Kenyan writer Makena Onjerika has won the 2018 Caine Prize for African Writing – often described as Africa’s leading literary award, for her short story entitled “Fanta Blackcurrant”, published in Wasafiri (2017). The Chair of the Caine Prize judging panel, award winning Ethiopia-American novelist and writer, Dinaw Mengestu, announced Makena as the winner of the £10,000 prize at an award dinner this evening (Monday 2 July). The ceremony was held for the second time in Senate House, in partnership with SOAS and the Centre for African Studies.
Dele Meiji Fatunla has been announced as the new Administrator of the Caine Prize for African Writing. He will take up the role on 1 June 2018.
Formerly Head of Communications at the Royal African Society, Dele will be responsible for the day-to-day management of the Caine Prize, liaising with trustees, writers and key partners in Africa, the UK and the US. Working with publishers, schools, and literary and cultural organisations in Africa and around the world, Dele will play an important role in the efforts of the Caine Prize to promote contemporary African literature and African writers, and to develop emerging literary talent on the continent.
The shortlist for the 2018 Caine Prize for African Writing has been announced, showcasing a diversity of themes and a wealth of literary talent. The five-writer shortlist was unveiled by this year’s Chair of judges, award-winning Ethiopian-American author, Dinaw Mengestu.
Dinaw Mengestu, former Lannan Foundation Chair in Poetics at Georgetown University, said: “The best short stories have a subtle, almost magical quality to them. They can contain through the rigour of their imagination and the care of their prose more than just a glimpse into the complicated emotional, political, and social fabric of their characters’ lives.
The Caine Prize for African Writing, now in its nineteenth year, has received 147 qualifying short stories from 20 African countries. This year’s entries sees a diversity of stories from across the continent, with representation from writers representing North, East, Southern and West African countries.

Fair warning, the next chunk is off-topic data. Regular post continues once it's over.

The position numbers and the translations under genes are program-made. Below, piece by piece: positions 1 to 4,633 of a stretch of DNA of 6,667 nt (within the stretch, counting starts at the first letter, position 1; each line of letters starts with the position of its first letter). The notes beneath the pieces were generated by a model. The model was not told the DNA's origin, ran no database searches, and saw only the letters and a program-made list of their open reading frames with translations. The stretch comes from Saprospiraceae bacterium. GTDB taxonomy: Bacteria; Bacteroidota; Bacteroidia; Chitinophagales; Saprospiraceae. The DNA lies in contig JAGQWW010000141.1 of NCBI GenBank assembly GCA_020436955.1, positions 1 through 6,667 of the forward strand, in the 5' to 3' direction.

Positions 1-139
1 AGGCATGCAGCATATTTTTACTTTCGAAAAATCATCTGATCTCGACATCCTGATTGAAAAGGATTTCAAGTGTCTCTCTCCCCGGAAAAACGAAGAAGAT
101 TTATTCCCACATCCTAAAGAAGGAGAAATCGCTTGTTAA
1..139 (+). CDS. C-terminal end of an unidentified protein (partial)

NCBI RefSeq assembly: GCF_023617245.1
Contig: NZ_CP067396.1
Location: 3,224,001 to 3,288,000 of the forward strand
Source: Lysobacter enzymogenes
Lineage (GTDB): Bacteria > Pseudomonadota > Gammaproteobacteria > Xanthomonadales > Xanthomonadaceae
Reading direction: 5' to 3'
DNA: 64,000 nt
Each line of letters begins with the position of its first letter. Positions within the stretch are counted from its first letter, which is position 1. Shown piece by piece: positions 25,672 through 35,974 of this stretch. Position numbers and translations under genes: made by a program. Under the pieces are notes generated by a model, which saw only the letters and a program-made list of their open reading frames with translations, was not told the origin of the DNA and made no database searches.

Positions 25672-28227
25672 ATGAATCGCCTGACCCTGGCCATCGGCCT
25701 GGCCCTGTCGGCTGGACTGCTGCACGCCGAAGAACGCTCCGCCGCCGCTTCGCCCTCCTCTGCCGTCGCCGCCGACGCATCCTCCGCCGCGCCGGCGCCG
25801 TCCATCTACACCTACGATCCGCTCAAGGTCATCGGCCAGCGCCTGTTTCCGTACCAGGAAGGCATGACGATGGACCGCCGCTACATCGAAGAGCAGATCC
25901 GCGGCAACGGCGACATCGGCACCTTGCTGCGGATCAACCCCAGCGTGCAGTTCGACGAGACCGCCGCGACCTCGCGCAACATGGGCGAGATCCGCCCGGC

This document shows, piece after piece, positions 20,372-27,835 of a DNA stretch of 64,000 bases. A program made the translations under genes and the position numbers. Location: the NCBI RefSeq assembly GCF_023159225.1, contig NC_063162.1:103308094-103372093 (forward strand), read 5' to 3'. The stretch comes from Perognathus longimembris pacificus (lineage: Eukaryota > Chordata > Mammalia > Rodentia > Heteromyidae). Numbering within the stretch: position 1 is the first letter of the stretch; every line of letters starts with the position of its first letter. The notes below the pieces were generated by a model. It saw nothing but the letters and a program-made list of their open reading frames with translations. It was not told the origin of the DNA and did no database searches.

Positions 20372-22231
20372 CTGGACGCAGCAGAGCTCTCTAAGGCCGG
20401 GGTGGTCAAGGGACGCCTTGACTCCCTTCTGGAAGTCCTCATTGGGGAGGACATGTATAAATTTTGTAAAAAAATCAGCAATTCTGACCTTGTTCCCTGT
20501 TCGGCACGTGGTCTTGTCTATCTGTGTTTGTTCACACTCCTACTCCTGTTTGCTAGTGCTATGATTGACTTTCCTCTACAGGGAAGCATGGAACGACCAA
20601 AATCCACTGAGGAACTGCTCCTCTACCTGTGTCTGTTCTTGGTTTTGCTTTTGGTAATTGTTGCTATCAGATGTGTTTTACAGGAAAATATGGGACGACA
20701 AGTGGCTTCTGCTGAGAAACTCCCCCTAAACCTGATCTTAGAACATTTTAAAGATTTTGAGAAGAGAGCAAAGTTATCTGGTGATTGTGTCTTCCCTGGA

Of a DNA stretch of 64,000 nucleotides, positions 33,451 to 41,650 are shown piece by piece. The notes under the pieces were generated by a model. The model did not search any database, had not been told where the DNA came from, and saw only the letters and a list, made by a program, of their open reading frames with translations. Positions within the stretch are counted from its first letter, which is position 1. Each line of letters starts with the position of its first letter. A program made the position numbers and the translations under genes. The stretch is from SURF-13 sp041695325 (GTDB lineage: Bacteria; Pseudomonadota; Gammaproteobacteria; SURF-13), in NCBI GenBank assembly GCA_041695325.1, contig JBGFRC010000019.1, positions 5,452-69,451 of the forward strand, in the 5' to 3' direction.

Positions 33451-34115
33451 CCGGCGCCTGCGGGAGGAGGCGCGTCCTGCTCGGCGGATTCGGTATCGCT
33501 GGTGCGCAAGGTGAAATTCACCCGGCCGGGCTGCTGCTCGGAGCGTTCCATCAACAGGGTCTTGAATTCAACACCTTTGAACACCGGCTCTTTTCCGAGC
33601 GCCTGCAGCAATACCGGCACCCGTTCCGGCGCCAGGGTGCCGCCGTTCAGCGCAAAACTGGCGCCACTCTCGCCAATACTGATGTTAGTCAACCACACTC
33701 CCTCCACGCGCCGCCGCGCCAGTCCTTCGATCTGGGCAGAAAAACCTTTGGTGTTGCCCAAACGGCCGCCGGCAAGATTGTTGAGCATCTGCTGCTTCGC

The Caine Prize for African Writing is one of the world’s leading literary awards. With offices in Central London, the Caine Prize works with publishers, schools, literary and cultural organisations in Africa and the diaspora to promote African writers.
Dr Lizzy Attree, who has served as Director of the Caine Prize for African Writing as a part-time consultant for seven years, is leaving the organisation. The Board of Trustees has paid tribute to the work Lizzy has done throughout her tenure, and wishes her well with the Mabati Cornell Kiswahili Prize and her other projects. The Board is grateful for Lizzy’s commitment and contributions to the continued growth of the Caine Prize, which is recognised as a leading literary award. An announcement regarding the future administration of the Prize will follow in due course.
The Caine Prize for African Writing has announced the five judges for the 2018 Prize. Georgetown University’s nomination to the panel, Dinaw Mengestu, will serve as the Chair of judges. An award winning Ethiopian-American novelist and writer, Dinaw is the former Chair in Poetry at the Lannan Foundation at Georgetown. He will be joined by: Henrietta Rose-Innes, South African author and winner of the 2008 Caine Prize; Lola Shoneyin, award winning author and Director of the Ake Arts and Books Festival; Alain Mabanckou, world-renowned writer and Professor of Literature at UCLA; and Ahmed Rajab, a Zanzibar-born international journalist, political analyst and essayist.